I could go on about how poor we were, but, really, we kids felt like we were far better off than 90% of the people we knew.


Because the one thing our parents gave us was their time. Even though Dad worked (on the job or travelling to and from work), he tried very hard to spend time with all of us. He showed us how to use tools, and how to repair the bicycle that we finally got, an ancient thing that had a single gear, in a girl’s model. That was for ALL of us — my brother, sister and me. Not a flash racing bike with umpteen gears. Dad picked it up from a garbage dump; he cleaned it up, oiled it properly, found inner tubes for the tires, straightened out the frame and more. He took the time to make it look a bit flash, with decals and a bell.

I remember being a little disappointed — the bike was just a tad on the small side for me, but it worked well for my sister. So, I tended to think that it was “bought” for her, rather than something for all three of us (although my brother was much younger, and too small for it).

It was only later that I started to realize how lucky I was to have a father like that, someone who would give generously of his time, because that was the one thing he could give us. He was there to help us learn the joys

  • of walking in the parks and woods,
  • of picking mushrooms from the forests and fields,
  • of finding frogs and toads hidden in small streams and ponds,
  • of being able to laugh and shout
  • of winning a few dollars on the pools and horse races

Hopefully, I’ve passed those joys to our kids and to my grandchildren who are contemporaneous with the tweeny-bopper and his blue iPhone. Nothing really great, but the idea that the most precious thing that we can give other people is our own time.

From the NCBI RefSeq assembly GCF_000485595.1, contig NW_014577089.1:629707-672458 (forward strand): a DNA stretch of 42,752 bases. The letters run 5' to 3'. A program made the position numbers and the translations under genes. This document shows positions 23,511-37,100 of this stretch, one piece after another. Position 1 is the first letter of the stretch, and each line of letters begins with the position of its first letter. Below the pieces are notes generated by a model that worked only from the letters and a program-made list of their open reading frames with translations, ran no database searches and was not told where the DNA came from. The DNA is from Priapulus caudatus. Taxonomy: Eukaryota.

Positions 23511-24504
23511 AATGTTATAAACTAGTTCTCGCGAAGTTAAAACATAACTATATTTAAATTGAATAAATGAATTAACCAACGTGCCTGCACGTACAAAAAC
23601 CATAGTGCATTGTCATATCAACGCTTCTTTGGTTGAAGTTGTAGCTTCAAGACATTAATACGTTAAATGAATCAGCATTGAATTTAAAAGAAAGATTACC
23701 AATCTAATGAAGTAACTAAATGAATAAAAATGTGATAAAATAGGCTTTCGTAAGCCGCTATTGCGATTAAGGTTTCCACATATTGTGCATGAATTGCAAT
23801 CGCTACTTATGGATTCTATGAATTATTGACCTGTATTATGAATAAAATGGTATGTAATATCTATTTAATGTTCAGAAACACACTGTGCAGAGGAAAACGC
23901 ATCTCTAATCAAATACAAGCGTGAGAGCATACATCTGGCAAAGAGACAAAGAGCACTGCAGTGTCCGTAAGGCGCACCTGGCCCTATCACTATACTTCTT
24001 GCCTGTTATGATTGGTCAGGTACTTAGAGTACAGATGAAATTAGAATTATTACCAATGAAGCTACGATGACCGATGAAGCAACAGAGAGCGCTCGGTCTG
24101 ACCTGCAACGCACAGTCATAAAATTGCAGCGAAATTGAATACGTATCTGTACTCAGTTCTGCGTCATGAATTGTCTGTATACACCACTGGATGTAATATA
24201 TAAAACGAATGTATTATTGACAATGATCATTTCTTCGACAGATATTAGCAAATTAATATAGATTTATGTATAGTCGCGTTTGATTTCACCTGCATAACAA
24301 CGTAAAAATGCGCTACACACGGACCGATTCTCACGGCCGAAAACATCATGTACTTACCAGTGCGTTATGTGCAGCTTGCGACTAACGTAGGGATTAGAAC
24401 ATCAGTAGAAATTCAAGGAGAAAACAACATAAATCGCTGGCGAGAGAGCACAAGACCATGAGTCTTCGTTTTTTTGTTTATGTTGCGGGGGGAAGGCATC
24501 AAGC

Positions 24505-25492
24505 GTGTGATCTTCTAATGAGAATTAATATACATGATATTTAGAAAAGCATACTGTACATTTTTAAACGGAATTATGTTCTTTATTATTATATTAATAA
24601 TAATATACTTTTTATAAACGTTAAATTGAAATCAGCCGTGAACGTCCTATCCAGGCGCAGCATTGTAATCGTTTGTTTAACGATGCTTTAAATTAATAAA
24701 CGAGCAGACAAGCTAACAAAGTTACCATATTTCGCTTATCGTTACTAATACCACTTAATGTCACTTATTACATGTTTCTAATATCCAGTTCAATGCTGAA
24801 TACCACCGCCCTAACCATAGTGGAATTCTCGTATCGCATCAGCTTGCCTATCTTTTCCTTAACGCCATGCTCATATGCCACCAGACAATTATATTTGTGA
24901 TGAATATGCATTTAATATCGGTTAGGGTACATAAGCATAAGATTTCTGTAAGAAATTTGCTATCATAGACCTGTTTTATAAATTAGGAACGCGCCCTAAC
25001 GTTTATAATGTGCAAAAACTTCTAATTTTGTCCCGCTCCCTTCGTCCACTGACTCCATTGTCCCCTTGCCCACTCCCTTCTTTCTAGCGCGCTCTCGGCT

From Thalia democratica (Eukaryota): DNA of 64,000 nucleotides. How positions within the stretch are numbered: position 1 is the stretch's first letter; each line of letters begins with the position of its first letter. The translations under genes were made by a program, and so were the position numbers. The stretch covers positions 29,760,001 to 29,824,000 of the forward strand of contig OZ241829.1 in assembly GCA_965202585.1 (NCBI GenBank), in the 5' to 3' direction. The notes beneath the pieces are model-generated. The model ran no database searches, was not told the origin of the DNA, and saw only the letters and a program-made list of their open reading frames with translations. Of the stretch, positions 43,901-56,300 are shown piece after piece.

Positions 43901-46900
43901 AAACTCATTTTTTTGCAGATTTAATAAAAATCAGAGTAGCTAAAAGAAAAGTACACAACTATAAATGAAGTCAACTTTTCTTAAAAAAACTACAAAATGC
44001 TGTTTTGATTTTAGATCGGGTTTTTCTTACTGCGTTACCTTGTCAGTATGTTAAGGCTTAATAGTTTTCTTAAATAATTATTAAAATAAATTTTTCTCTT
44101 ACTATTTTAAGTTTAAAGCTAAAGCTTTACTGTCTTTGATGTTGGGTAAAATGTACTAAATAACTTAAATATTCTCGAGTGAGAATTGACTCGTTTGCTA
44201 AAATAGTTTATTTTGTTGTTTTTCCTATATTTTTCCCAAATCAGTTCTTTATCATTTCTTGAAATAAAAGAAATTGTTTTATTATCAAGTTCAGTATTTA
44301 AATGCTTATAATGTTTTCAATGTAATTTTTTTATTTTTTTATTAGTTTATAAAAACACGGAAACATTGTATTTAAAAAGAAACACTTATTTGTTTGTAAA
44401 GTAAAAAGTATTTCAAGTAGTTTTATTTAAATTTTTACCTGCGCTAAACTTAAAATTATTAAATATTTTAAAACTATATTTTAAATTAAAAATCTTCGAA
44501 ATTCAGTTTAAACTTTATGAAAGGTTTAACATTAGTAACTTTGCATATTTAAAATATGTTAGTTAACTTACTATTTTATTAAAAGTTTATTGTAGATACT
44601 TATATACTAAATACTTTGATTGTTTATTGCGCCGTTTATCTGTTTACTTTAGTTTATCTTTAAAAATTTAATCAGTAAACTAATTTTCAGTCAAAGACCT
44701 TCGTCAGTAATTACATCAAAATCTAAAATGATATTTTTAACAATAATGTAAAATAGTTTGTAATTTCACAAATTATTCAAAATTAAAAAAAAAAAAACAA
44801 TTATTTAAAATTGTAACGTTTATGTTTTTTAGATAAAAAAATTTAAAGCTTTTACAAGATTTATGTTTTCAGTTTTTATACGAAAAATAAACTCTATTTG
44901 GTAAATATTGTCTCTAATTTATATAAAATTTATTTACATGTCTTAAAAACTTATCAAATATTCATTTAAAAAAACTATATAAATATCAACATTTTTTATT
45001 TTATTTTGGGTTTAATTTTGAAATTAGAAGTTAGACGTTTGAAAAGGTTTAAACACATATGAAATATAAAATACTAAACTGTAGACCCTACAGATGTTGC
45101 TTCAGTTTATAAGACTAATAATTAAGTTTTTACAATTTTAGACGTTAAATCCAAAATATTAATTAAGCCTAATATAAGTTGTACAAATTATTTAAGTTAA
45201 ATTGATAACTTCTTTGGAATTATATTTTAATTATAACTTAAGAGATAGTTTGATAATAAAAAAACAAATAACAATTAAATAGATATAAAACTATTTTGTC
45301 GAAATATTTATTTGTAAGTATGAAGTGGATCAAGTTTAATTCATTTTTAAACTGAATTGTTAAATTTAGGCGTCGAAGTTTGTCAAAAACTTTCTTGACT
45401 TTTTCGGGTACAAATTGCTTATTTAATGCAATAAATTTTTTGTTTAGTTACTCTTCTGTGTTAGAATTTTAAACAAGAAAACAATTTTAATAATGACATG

That’s where love really resides…

Peter (L.E.Gant)

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What’s your Heart Song?

That animated feature “Happy Feet” had one thing right — we all have our heart songs.

Some are very old. They can go back hundreds of years, while others are

comparatively recent. Many are folk songs, often from different countries. But the trick is to find the one that fits you, and not any person you are likely to meet in this lifetime.

Oh, there may be other people who have the same heart song as you do, but you’ll usually find that there is some part of the song that fits better than any other part.

For instance, mine is an old song that goes something like”

“I’m a rambler, I’m a gambler.
I’m a long way from home
And if you don’t like me,
Then leave me alone!
I’ll eat when I’m Hungry
I’ll drink when I’m dry
But Moonshine won’t kill me
I’ll live till I die!”

That’s the part that I usually remember, but there’s a lot more. Not just that, but I occasionally add my own verses, like:

“Sit down beside me,
I’ll tell you no lie
A glass is for comfort
We’ll ‘ave two, bye and bye.”

Of course, you can have more than one heart song. Me, I can relate to quite a few, like Bonnie Tyler’s “Tyre tracks and Broken Hearts” (but not all the words fit — I don’t need a push-up bra), But the basic relationship in all of them is that I’m a wanderer, a drifter. I refuse to be categorized — “Don’t fence me in”!

Take a couple of hours, do some research, and listen for those words and tunes that pull you into their words, that tell YOUR story in a highly encapsulated way.

Don’t worry that all the lyrics do not apply to you — replace them with ones that do, even if you have to write them yourself.

What will your heart song do for you?

Well, when under stress or in fear, they can help you face your fears or your foes. As in songs from “The Sound of Music” (Raindrops and roses, and white woolly kittens…) or from “The King and I” (I whistle a happy tune). When you’re overly happy, it can help you stabilize, remind you that things can change, and that you need to enjoy today, regardless of what will happen tomorrow.

Either way, you’re ahead of the game, whatever it is!